Rising fuel prices have seen profits at Carnival Corporation fall by 13 per cent year-on-year, prompting a dip in share prices.
For the quarter ended February 28th, Carnival reported net income of $152 million, or 19 cents per share, down from $175 million, or 22 cents per share, a year ago.
This was in line with Wall Street expectations, with Carnival able to cut other costs to accommodate rising fuel prices.
Carnival – which operates the Holland America Line, Princess Cruises, Carnival Cruise Lines and Costa Cruises – saw its stock drop $1.02, or 2.5 per cent, to $39.99 in early trading.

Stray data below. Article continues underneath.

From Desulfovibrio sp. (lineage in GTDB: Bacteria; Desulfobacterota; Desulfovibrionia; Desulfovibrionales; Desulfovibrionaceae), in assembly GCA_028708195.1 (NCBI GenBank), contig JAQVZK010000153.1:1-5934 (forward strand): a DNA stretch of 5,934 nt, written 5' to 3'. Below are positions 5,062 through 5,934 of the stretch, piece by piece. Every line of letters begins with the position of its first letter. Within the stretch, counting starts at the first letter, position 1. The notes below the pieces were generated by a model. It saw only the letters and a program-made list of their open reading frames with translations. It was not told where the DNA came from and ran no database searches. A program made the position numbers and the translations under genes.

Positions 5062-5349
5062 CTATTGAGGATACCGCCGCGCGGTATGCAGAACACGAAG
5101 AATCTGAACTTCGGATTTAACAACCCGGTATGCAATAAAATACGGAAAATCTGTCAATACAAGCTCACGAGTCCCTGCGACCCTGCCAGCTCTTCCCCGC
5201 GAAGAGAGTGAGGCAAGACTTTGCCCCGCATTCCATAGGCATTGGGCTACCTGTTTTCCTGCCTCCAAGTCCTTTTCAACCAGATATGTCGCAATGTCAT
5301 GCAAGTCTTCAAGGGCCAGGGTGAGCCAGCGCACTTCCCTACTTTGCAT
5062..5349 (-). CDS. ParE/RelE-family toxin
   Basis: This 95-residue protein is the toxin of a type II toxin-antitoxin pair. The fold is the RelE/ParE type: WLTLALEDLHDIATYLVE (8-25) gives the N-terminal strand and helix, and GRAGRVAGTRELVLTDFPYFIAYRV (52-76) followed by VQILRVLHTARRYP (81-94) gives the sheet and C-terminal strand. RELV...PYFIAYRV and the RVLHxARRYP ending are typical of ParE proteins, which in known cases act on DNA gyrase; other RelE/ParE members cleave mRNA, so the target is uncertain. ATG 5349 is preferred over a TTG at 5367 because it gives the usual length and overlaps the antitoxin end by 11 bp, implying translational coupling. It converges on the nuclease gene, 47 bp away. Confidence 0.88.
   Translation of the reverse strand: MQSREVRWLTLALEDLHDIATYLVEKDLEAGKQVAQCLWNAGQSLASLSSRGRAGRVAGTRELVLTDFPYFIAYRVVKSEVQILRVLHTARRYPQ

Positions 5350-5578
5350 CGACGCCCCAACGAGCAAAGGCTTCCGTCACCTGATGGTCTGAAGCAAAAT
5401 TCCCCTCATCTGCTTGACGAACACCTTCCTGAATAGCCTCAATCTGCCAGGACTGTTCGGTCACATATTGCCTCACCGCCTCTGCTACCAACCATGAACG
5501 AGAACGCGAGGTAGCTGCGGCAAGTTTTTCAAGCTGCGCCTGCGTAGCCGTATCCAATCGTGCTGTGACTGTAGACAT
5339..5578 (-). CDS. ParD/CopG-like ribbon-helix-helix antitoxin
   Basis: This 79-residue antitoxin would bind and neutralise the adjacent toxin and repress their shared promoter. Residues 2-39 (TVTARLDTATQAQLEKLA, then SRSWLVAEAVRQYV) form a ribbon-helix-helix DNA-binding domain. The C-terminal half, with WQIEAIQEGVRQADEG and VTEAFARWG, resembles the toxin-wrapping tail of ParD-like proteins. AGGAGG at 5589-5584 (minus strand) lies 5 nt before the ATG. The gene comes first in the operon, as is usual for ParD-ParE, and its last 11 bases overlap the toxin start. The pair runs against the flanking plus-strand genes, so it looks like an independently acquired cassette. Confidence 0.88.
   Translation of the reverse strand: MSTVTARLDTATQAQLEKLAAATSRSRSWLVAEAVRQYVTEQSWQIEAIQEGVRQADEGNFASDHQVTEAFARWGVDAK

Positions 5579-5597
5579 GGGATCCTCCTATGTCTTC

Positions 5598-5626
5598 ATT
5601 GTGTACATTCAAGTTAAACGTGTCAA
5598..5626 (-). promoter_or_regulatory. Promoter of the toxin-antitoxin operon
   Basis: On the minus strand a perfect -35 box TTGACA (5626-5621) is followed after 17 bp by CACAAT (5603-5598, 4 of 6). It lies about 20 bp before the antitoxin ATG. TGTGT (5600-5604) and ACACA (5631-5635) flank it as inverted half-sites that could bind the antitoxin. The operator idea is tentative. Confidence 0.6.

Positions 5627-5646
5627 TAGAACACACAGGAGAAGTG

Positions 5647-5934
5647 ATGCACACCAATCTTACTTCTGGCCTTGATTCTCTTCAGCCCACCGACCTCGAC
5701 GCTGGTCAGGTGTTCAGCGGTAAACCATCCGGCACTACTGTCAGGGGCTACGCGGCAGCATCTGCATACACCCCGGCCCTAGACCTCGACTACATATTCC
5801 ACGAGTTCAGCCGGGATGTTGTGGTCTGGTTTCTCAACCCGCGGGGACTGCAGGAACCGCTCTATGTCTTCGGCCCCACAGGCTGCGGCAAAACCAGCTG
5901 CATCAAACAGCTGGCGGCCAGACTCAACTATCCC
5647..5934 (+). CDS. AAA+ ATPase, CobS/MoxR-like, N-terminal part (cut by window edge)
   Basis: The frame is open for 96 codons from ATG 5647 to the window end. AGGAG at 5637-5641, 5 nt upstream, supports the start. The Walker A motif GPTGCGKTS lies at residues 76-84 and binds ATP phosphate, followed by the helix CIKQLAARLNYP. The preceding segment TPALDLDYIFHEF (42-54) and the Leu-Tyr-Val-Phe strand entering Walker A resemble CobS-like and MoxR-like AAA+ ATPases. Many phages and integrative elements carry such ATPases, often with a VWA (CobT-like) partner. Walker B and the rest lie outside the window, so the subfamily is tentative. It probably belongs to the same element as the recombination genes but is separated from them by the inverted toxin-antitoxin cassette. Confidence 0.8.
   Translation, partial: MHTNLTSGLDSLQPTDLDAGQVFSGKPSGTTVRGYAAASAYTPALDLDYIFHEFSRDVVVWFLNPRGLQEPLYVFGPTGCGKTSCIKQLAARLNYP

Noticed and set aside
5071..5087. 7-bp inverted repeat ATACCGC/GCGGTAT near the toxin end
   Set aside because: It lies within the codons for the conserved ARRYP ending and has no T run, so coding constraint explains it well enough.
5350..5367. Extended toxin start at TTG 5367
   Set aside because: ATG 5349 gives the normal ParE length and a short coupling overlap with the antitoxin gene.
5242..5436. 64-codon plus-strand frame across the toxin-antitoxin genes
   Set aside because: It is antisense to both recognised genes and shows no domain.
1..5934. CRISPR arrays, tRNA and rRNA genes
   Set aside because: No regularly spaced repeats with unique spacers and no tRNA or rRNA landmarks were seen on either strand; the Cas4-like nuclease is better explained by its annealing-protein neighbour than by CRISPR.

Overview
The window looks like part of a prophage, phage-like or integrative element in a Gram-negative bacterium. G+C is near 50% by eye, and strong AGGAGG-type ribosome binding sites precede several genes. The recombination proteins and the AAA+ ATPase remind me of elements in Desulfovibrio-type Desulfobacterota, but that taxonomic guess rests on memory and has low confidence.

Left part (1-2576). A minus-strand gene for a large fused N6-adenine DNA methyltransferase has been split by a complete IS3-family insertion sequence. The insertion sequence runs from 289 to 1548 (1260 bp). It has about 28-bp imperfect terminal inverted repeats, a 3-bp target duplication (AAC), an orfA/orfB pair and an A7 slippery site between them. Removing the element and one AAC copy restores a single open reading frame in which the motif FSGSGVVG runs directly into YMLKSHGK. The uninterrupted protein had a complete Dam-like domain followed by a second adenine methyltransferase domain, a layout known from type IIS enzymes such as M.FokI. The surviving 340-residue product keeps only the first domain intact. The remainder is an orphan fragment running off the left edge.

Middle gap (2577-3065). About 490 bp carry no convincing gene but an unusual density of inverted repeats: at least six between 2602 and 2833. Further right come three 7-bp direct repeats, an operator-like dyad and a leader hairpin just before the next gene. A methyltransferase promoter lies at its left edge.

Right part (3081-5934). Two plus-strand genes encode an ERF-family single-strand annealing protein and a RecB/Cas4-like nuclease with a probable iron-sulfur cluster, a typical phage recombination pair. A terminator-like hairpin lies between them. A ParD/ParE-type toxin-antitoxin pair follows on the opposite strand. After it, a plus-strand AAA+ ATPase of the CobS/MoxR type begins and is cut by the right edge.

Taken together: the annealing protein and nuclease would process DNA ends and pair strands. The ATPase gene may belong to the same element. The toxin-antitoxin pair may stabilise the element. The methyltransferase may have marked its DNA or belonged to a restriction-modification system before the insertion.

Revenue climbed 8 per cent to $3.42 billion from $3.18 billion on higher ticket prices and passengers spending more on board its ships.
Carnival now predicts full-year earnings of $2.55 to $2.65 per share. It previously anticipated earnings of $2.90 to $3.10 per share.
Chief executive Micky Arison said: “The convenience and affordability of a cruise vacation continues to gain recognition as consumers discover the unrivalled experience cruising offers.